Glunt makes sure the painting -- a reminder of the Hornets’ glory years -- is the first thing people see. The whole place is one big play on nostalgia. The shop’s motto hangs on the wall, “Sour Beer. Old School Hip Hop. Pizza. Nintendo. Salud.” 

Behind the line of beer taps rests a team-issued Kemba Walker campaign poster from the 2015-16 season during the presidential election year, urging voters to “Win With Walker” and stuff the ballot box for Most Improved Player. Fans in Charlotte adore Walker, who ascended from the wreckage of a dreadful 7-59 season and developed into an All-NBA talent. When Charlotte hosted All-Star weekend last year, the team marketed Walker’s All-Star candidacy with the tagline: “His City, His Time.” For years, Glunt kept losing Walker souvenirs in the shop because patrons would take them home.

“I just do old-school Hornets memorabilia,” Glunt says. “But I made an exception for Kemba.”

His daughter Jade grew up watching Walker on a nightly basis, wearing his jersey to games (Jason and Jade share season tickets with Jason’s brother-in-law, Dalton). This summer, when Boston acquired Walker in a sign-and-trade, the 7-year-old asked her father why Walker wanted to leave.

“It’s not that simple,” Jason told her, before attempting to translate complicated cap machinations into terms that a first-grader can understand. 

We couldn’t afford Kemba, you see. 

“She’s so confused,” Glunt says. “It’s really weird here. For kids, Kemba was a good role model. Kids loved him. And he was their size.”

Earlier this season, Glunt flipped through the channels when his daughter saw the Milwaukee Bucks-Boston Celtics game pop up on the TV. She told him to stop.

“Kemba’s on the Celtics,” Jade said. “I want to watch Kemba.”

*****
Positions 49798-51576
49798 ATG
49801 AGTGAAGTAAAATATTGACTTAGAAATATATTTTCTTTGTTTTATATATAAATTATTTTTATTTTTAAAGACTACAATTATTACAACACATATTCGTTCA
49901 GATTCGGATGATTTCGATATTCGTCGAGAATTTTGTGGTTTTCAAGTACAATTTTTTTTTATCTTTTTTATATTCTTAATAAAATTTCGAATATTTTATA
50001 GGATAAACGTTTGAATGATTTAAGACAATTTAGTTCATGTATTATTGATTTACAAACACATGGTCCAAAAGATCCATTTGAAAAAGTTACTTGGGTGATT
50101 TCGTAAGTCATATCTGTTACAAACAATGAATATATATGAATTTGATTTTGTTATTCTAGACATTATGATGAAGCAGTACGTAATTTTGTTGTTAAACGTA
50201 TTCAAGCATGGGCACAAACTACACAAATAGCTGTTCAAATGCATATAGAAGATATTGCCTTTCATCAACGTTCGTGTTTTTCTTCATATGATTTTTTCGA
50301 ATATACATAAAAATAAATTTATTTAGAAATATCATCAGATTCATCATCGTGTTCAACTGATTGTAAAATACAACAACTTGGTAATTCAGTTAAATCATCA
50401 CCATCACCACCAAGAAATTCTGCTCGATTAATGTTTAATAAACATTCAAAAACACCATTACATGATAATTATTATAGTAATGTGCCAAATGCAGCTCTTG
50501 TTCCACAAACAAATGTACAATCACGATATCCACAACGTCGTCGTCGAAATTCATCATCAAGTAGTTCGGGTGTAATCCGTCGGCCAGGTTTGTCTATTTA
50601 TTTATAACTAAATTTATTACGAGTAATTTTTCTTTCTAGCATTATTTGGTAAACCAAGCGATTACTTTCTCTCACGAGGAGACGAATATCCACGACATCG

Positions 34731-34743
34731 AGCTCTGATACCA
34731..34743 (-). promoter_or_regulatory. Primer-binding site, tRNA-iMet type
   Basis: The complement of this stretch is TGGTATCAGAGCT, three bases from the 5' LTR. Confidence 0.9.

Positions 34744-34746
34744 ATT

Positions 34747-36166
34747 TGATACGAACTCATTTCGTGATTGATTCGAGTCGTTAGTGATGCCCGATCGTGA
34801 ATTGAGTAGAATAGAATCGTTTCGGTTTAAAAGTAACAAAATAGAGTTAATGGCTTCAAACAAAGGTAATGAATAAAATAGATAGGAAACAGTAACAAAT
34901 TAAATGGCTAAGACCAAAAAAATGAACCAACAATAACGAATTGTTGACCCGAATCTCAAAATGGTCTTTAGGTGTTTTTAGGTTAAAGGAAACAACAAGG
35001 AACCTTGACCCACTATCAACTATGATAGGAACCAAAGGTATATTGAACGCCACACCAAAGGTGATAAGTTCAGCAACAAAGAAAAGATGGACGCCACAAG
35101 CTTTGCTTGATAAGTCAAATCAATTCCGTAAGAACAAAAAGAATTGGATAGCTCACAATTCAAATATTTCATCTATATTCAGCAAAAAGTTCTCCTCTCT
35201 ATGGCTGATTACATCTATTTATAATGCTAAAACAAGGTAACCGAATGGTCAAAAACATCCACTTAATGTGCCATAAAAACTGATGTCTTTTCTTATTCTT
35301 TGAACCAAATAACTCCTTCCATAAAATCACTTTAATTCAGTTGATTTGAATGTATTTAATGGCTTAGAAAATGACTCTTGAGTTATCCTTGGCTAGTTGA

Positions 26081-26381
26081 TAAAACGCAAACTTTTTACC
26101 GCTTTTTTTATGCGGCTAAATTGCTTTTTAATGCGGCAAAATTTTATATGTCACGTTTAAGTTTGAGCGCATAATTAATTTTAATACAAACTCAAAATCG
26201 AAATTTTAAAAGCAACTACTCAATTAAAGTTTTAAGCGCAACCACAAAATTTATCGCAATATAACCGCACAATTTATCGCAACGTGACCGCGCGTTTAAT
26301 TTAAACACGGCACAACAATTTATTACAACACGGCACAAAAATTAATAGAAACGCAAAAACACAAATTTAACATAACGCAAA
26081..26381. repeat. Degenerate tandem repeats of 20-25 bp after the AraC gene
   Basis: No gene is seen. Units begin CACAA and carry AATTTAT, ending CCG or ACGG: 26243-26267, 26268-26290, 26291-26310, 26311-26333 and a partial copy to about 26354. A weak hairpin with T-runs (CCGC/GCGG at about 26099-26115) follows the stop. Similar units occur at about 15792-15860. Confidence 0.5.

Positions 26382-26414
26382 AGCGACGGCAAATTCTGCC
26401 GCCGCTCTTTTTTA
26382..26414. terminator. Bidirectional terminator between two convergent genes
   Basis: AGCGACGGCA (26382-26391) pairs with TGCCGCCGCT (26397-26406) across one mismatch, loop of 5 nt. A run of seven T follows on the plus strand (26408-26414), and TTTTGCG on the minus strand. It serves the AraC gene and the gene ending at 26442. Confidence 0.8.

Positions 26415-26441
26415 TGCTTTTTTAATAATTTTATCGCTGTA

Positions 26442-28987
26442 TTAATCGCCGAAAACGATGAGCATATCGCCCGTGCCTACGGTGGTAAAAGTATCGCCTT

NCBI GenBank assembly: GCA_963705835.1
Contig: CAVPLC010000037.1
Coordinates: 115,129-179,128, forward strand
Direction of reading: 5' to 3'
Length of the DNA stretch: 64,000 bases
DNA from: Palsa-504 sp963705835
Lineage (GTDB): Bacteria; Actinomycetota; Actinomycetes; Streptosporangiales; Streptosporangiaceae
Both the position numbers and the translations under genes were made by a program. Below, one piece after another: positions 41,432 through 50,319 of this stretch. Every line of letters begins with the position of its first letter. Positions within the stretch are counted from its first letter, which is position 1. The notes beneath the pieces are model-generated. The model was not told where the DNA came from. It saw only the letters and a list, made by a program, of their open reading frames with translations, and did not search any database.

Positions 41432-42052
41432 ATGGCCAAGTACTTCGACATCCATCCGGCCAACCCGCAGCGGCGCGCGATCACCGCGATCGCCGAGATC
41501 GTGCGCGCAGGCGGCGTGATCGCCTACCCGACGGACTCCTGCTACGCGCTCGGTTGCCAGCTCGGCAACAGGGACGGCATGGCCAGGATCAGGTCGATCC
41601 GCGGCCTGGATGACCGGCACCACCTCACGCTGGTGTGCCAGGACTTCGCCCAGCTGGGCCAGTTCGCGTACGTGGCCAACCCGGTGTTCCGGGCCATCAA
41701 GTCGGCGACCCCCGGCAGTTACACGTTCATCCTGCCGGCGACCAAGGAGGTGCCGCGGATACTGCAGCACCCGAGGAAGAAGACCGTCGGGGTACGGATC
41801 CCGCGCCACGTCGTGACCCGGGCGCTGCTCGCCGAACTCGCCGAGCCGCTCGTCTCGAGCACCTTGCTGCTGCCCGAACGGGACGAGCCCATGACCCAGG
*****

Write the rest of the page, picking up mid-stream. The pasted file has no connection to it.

Together, they watched Walker do the things he used to do in purple and teal. He crossed over the reigning MVP, Giannis Antetokounmpo, for a game-sealing bucket and unleashed a wide grin, celebrating two of his 32 points in a victory over the towering Milwaukee Bucks. Glunt couldn’t help but sigh. He knew what it meant. 

Another beloved Hornet went elsewhere in search of playoff glory.

* * *

In many ways, Walker embodies what a franchise pillar is supposed to be. Selected with the ninth pick in the 2011 draft, the UConn legend became a three-time All-Star and averaged 25.6 points last season while playing in all 82 games. A beacon in the Charlotte community, Walker is a two-time recipient of the NBA Sportsmanship Award and has never been ejected in his NBA career.

Jeremy Lamb knows what kind of person Walker is. He played four seasons with Walker in Charlotte, reuniting with his college teammate after they won a championship together at UConn in 2011. Two years older than Lamb, Walker used to put his arm around Lamb as the freshman struggled in Connecticut coach Jim Calhoun’s system. 

“I didn’t really know my way,” Lamb said. “One day, Kemba told me, ‘Keep working hard and you can do whatever you want on the court. You’ll go as far as you’ll want to go.’ That really stuck with me.”

Last season, when Lamb hit a game-winner at home against Detroit in December, he was mobbed by his teammates and promptly doused with water. In the postgame interview, Walker snuck up from behind him and hugged him on camera, rubbing his head like a big brother. But it was clear this moment went a little deeper for Walker. Lamb had gotten off to a cold start that game, but Walker trusted him with the final shot.

“Of course!” yelled Walker. “That’s my son! I raised him!”

It was hard to see then what laid ahead for the Hornets. Walker and Lamb posted career-highs in scoring, but the Hornets finished 39-43 and out of the playoffs. Charlotte let both players go in free agency. This week, as Walker comes back home to Charlotte, Lamb reminisced about their time in the Queen City.

“Everyone knows he’s a great player on the court,” Lamb said. “But he’s a great person off the court. He continues to get better, continues to be a great leader, night in and night out, he brings it. There’s never any excuses, whether it’s a back-to-back or five games in seven days, whatever is, he gives it his all.”

Walker was the only player on the team that played all 82 games last season and helped instill a  culture of hard work. 
“I’m excited to see Kemba, I’m excited to see him,” Hornets coach James Borrego says. “He was wonderful for me and to me. I will always think highly of that player and that person. Special player, special person.”

* * *